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Rich States Growl At Trump Tax Plan

The Trump Administration’s stated intention to eliminate the state and local tax deduction (SALT) is likely to meet major opposition from big blue states’ Congressional delegations. The New York Times reports:

To some, it is a tax on blue-state liberalism. To others, President Trump’s plan to end the federal deduction for state and local taxes would eliminate a costly perk for the wealthy.

But to many taxpayers, the deduction is a cherished break that can save them thousands of dollars in double taxation.

Mr. Trump and House Republicans, riding a wave of conservative and populist sentiment, are pushing to end the provision. Yet they must overcome a long tradition and powerful opponents, including Republican and Democratic officials in wealthy, populous states like California, New Jersey, New York and Texas.

The deduction overwhelmingly benefits six-figure earners. The benefit is largest for affluent people living in states that impose high income tax rates, which are much bluer than average.

Trump’s abbreviated tax proposal is too vague to assess in any level of detail; it appears on the whole to be too expensive and too regressive. But Congressional leaders and Administration officials looking to turn it into something more palatable should hold the line on eliminating SALT. This would raise much-needed revenue to pay for the plan’s other provisions, and it would be targeted, for the most part, at the coastal metropolitan regions that have benefited most from the economic changes of the past few decades.

Moreover, as we have noted before, scrapping SALT could have unexpected positive effects at the state level. As it stands, many wealthy people in cities like San Francisco and New York have largely withdrawn from the state political process. They can afford to acquiesce to inefficient government and the high taxes required to pay for it in part because they can deduct all of that money from their federal tax bill. If it weren’t for SALT, we might see more talented and creative people in wealthy blue states re-engage in state government in a meaningful way.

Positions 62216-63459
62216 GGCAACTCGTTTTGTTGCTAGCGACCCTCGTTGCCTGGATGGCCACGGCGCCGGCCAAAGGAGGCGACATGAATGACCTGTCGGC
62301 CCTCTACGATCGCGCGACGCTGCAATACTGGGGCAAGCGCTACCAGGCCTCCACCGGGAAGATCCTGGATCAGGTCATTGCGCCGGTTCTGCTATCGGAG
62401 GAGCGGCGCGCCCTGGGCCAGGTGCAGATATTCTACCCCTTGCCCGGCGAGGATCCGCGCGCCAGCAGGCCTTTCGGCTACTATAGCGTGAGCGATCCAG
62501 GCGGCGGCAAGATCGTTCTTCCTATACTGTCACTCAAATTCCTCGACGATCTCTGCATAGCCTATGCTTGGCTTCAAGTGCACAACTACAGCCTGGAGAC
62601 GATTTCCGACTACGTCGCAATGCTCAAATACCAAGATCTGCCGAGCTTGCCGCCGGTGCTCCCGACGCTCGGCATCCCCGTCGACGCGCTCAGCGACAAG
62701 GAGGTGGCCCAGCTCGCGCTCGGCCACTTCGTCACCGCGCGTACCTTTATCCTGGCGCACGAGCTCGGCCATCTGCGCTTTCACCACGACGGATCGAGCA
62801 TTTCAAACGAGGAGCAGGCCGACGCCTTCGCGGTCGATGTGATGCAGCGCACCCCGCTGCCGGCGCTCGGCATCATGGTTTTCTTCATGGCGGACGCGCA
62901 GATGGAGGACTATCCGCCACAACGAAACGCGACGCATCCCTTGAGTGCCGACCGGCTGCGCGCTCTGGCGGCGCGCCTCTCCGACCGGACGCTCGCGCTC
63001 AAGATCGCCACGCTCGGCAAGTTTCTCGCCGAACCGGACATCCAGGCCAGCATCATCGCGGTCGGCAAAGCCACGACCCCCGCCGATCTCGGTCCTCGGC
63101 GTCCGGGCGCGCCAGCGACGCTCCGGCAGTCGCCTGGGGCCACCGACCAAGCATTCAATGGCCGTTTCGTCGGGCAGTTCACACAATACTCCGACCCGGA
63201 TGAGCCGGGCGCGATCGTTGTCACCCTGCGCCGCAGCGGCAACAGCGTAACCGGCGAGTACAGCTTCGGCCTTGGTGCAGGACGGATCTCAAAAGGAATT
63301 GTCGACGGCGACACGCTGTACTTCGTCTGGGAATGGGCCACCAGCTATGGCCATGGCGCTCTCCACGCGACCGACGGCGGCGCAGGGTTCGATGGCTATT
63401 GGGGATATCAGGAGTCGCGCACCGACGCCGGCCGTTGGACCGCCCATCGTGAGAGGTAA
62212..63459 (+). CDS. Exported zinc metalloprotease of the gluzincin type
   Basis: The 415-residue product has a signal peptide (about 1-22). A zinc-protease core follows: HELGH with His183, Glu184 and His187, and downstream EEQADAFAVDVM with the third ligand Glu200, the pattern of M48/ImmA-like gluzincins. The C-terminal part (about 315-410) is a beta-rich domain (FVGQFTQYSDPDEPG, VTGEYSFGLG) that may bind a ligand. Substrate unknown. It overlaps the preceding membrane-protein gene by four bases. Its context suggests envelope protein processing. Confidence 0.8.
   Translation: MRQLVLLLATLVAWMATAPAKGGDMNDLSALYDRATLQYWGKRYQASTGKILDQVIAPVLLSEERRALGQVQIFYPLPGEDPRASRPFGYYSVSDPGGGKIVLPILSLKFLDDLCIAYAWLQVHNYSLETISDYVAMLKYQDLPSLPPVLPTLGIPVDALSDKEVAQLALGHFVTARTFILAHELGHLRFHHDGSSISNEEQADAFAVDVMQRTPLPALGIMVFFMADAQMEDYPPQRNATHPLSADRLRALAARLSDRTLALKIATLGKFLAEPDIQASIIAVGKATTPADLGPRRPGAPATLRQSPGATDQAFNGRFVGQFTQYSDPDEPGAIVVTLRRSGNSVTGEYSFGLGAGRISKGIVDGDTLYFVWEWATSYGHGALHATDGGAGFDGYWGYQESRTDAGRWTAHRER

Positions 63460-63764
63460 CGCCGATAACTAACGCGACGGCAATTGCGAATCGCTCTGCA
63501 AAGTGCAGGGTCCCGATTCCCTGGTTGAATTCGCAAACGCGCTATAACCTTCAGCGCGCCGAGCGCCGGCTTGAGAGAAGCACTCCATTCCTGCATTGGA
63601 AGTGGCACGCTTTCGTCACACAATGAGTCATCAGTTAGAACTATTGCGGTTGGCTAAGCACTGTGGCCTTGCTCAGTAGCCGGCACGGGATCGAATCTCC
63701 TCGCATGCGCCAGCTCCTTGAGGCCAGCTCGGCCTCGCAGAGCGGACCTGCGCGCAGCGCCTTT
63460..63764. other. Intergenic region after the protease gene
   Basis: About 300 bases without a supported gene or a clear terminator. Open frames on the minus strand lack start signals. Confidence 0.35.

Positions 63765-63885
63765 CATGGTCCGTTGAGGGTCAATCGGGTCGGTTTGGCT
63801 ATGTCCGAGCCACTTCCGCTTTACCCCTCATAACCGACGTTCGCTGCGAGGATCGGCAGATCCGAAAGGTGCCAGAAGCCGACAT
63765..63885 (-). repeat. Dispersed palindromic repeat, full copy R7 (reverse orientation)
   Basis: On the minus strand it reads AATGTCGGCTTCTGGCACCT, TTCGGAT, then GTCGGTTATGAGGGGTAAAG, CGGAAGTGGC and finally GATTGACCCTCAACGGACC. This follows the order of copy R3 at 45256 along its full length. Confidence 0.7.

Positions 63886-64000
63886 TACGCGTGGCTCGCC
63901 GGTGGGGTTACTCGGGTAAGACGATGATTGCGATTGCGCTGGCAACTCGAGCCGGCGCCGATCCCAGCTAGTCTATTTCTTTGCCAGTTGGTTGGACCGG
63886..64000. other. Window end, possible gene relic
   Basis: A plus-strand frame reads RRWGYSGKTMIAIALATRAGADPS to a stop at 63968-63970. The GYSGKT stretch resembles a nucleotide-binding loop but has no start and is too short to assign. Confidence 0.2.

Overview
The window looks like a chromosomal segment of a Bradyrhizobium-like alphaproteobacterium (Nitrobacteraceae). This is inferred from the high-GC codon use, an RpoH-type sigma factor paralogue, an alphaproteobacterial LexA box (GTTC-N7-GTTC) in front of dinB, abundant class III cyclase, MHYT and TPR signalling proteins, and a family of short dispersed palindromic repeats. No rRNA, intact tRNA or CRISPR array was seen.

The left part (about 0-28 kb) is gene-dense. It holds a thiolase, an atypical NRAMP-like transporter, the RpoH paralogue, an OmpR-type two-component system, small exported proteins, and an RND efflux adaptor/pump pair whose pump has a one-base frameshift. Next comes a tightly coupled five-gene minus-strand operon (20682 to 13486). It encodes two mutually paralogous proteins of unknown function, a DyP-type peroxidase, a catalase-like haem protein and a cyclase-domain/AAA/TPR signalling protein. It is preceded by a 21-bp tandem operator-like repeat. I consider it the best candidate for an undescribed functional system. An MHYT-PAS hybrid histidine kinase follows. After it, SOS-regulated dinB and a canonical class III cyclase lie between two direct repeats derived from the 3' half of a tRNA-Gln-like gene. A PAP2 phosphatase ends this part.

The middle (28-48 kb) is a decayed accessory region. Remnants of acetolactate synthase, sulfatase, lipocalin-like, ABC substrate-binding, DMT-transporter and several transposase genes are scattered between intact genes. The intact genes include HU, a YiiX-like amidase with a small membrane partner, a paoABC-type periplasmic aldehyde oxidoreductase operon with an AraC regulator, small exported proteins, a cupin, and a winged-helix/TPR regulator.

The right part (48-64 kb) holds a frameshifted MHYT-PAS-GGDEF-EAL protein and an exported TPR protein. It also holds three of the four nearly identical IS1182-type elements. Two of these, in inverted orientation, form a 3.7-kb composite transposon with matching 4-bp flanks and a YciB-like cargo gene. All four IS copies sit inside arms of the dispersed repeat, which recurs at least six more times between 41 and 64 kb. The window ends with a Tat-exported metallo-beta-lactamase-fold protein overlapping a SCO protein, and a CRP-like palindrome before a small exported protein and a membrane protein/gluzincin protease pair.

Some SALT opponents will claim that the measure would create a system of “double-taxation,” and they aren’t entirely wrong. But if this were really the concern, states could address it by making federal tax deductible from state tax bills. Of course, that would impose new costs on states, just as SALT imposes costs on the federal government. This is at its core a fight over resources, and it’s one that the working class deserves to win more than coastal high-flyers.

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  • D4x

    Trying, again, to eliminate SALT in Federal tax-reform SHOULD be a fine way to get Dems2017 to finally find something real to ‘resist’, perhaps to even engage in a genuine ‘conversation’ with POTUS, or at minimum, learn how to negotiate instead of whining about everything.

    Must be a really slow news day today.

  • WigWag

    Trump’s tax plan also calls for eliminating the alternative minimum tax. The AMT renders the deduction for state and local taxes mostly moot for high income earners in blue states. Eliminating the salt deduction and the AMT at the same time would mostly be a wash for those who make six figures or more.

    Taxpayers in blue states who don’t have enough income to trigger the AMT would actually be hurt more by eliminating the salt deduction that higher earners would be.

    • Fat_Man

      I have been in AMT for the last 15 years and have not benefited from my SALT deduction. I might be ahead from the Trump plan, but it does not have nearly enough details to know. E.g. If they lower the corporate rate to 15% will they raise the rate on corporate dividends?

      • So it is simplification with nearly balanced consequences; that is the Holy Grail, I thought.

        • Fat_Man

          We don’t know. We haven’t seem enough details.

    • douginsd

      Sure, but it’s not a wash for accountants, who suddenly can bill a lot fewer hours.

      As for you personally, it’s $300 more tax, but one less return. Perhaps, with TurboTax, the time the second return takes is worth less to you than the $300.

  • Andrew Allison

    It needs to be clearly stated that the SALT deduction represents a nationwide subsidy to residents of high tax States. The one major omission to the President’s proposal is reducing the limit on the mortgage interest deduction. It is asinine that the Federal government is subsidizing $1M mortgages when the media home price is under $200K. The argument for the mortgage interest deduction is that it makes home ownership affordable to the many, not the few.